In This Issue
Explore the October 1994 print edition below. Or to discover more writing from the pages of The Atlantic, browse the full archive.
Elvis Presley's career, beginning and end, depended on his extraordinary gifts as a mimic
Satyajit Ray, the Indian Chekhov, typically earned $3,300 for writing, producing, directing, and composing the score for one of his limpid, masterly feature films
A selection of terms that have newly been coined, that have recently acquired new currency, or that have taken on new meanings, compiled by the executive editor of The American Heritage Dictionary of the English Language, Third Edition.
The much-heralded recordings of Supreme Court oral arguments flagrantly distort the record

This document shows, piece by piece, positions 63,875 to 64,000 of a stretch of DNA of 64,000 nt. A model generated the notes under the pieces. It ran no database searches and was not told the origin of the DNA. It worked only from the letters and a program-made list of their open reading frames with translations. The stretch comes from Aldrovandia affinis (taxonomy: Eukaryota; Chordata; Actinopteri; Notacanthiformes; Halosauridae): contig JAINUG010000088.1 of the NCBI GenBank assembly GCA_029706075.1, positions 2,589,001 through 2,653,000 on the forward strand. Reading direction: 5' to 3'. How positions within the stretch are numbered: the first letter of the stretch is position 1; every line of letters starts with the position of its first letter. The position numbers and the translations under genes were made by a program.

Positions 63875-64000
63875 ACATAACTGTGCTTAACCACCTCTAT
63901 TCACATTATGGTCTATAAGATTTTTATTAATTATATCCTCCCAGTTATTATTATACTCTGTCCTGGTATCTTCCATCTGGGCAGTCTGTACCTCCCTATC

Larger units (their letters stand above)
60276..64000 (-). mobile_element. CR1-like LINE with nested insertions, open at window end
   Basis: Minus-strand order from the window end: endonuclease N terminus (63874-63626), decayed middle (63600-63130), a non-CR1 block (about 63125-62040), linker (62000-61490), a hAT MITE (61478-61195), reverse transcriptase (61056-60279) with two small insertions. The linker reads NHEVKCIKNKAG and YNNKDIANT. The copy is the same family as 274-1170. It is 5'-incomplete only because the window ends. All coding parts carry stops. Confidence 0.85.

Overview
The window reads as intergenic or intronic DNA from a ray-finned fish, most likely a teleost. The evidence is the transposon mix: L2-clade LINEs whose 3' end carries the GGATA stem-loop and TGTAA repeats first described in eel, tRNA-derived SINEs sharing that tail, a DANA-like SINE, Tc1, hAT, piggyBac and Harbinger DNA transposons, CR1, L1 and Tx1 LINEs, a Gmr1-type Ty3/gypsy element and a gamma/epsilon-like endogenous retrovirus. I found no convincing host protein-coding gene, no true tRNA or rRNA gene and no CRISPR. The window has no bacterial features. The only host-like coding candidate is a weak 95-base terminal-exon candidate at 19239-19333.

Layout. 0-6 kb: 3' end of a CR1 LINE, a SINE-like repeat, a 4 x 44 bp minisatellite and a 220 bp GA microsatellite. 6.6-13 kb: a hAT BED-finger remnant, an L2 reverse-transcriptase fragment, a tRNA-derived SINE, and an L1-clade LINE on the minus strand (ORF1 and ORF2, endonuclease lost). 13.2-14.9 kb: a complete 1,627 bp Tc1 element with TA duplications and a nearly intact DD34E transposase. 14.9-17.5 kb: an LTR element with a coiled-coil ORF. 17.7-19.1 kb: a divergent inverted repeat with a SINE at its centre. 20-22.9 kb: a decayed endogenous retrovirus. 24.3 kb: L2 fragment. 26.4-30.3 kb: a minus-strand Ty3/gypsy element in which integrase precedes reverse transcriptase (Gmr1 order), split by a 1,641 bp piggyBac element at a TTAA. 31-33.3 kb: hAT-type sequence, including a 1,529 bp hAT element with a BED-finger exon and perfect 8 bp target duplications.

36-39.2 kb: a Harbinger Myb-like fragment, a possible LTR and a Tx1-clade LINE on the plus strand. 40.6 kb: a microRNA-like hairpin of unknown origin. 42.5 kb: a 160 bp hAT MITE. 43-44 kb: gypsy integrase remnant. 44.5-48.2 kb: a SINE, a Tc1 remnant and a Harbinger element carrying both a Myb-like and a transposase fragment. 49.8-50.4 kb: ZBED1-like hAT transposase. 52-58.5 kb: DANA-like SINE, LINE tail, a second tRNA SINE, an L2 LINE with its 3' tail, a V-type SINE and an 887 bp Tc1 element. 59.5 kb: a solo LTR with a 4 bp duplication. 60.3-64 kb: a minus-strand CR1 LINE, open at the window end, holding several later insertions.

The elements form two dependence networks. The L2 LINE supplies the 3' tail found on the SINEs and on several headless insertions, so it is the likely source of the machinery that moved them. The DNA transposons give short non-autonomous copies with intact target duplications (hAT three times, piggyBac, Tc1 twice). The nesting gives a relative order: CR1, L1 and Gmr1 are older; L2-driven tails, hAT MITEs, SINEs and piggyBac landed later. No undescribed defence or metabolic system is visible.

“Comprehensive sex education,”mandated in seventeen states, is the educational fad of the hour, yet there is little evidence that it “works”—prevents teenage pregnancy and stanches the spread of sexually transmitted disease. Defended by its professional-class originators as “getting real" about teenage sex, it fails to speak to the grim reality of what the author calls “the new sexual revolution" among the young
He was a father, a husband, and a video artist, who created experimental films. But he hadn’t always been any of these things, and today his past was catching up with him